With most of the drama rapidly leaking from the regular season, it's a good time to take a look at the postseason drama to come. No, not the playoffs, but the annual orgy of ill-spent dollars to come in the free-agent market. This year's crop is among the weakest in memory, with no true superstars and little depth. It brings to mind the advice of Joshua, the sage computer from the movie WarGames: The only winning move is not to play. For those who choose to ignore this counsel, here's what they're getting into.
This is an article from the Sept. 28, 2009 issue
John Lackey, Angels By far the best arm available, Lackey has bounced back from an elbow strain, averaging more than seven innings a start since getting ejected one batter into his season debut on May 16. He has five straight seasons with an ERA below 4.00 and a career strikeout-to-walk ratio above 3 to 1, as well as a big-game rep. The drop-off from Lackey, 30, to the field is huge, so he'll have plenty of suitors.
Matt Holliday, Cardinals His big second half in a pennant race has addressed concerns about his value outside Coors Field. Holliday, 29, hits for average and power, draws walks and plays a decent leftfield. He and Jason Bay are close enough in value that they could have a standoff this winter, with each waiting for the other to sign to set a price.
Also: Bay, Red Sox OF; Chone Figgins, Angels 3B; Jose Valverde, Astros closer.
Last year's buyers' market led to a number of quality free agents signing one-year deals, putting them back out there this winter.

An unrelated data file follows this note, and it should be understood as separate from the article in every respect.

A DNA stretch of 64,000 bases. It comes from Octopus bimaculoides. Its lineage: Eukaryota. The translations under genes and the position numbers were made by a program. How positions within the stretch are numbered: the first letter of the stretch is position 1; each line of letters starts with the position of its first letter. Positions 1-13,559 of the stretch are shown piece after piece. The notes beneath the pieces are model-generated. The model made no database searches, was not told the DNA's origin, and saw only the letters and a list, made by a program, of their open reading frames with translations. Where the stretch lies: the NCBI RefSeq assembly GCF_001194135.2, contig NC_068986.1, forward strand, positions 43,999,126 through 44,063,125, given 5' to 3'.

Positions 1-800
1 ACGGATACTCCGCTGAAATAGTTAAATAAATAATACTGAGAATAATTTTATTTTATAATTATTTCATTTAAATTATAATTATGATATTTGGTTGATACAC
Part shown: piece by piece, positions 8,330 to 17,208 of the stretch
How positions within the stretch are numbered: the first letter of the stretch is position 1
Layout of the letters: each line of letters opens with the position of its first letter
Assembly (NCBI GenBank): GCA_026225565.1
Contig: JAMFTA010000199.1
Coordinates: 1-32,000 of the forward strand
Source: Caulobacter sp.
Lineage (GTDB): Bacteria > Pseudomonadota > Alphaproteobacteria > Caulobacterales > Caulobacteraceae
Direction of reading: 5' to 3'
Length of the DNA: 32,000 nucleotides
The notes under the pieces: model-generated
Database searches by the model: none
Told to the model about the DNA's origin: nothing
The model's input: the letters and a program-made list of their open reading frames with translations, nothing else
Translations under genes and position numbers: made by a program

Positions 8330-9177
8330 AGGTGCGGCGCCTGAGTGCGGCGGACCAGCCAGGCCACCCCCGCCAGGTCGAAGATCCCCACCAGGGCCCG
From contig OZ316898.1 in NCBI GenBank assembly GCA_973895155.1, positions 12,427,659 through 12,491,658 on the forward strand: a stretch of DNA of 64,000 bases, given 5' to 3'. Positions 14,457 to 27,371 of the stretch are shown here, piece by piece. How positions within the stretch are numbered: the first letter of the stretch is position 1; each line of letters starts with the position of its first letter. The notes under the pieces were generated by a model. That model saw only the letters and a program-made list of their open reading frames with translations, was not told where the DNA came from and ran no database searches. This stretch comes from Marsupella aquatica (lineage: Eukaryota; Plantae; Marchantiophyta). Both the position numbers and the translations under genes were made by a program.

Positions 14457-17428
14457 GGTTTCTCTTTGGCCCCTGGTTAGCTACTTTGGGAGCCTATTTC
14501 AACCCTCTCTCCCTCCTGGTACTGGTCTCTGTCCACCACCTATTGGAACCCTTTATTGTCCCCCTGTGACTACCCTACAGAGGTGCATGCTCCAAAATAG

Bobby Abreu, Angels His skills remain intact, except that he's now good for about 15 homers rather than the 30 he hit at his peak. His plate discipline (. 394 OBP) has been a big part of the Angels' improved offense. Even at 35, he's a low-risk addition.
Orlando Hudson, Dodgers The consistent second baseman (below) avoided the freak injuries that curtailed his last two seasons to turn in his fourth straight above-average year. Like Abreu, he contributes across the board, bringing defensive prowess at a key position.
Also: Russell Branyan, Mariners 1B; Orlando Cabrera, Twins SS.
HOW'S THAT HEALTH-CARE LEGISLATION?
Two of the most-often-injured players of the 2000s hit the market this winter.
Rich Harden, Cubs In 2008 and '09, Harden, 27, made 20 starts in back-to-back seasons for the first time in his six-year career. Yet this will be just the second time he pitches more than 150 innings. No starter this side of Tim Lincecum is harder to hit, but should you invest big money in a guy who is always a risk to go on the DL?
Nick Johnson, Marlins After missing 2007 and most of '08, Johnson, 31, has returned to put up a .421 on-base percentage, including a .480 mark since being dealt to Florida in July. His power and range are gone, but there's not a team in baseball that couldn't use his .401 career OBP.
Also: Vlad Guerrero, Angels OF; Adrian Beltre, Mariners 3B; Erik Bedard, Mariners SP.
DANGER, WILL ROBINSON!
Jason Marquis, Rockies He made the All-Star team with great run support from his teammates, who also snapped up the grounders he induced. Marquis, 31, has a low strikeout rate, and K rate, not his 15 wins, is the best indicator of a pitcher's longevity. He's a back-end innings eater, but he may get paid as a No. 2 in this market. Not good.
Marco Scutaro, Blue Jays. Scutaro has had a blowout year, offensively and defensively. In a field with almost no shortstops, he'll stand out thanks to his 2009 stats. But here's the key number: 34, his age at the end of October.
Also: Jarrod Washburn, Tigers SP; Johnny Damon, Yankees OF.
If teams want to invest wisely, they should take this winter's free-agent budget and buy a 12-month CD. Next year's class could be a monster, with the possibility that Joe Mauer, Roy Halladay, Josh Beckett and Cliff Lee will be available.
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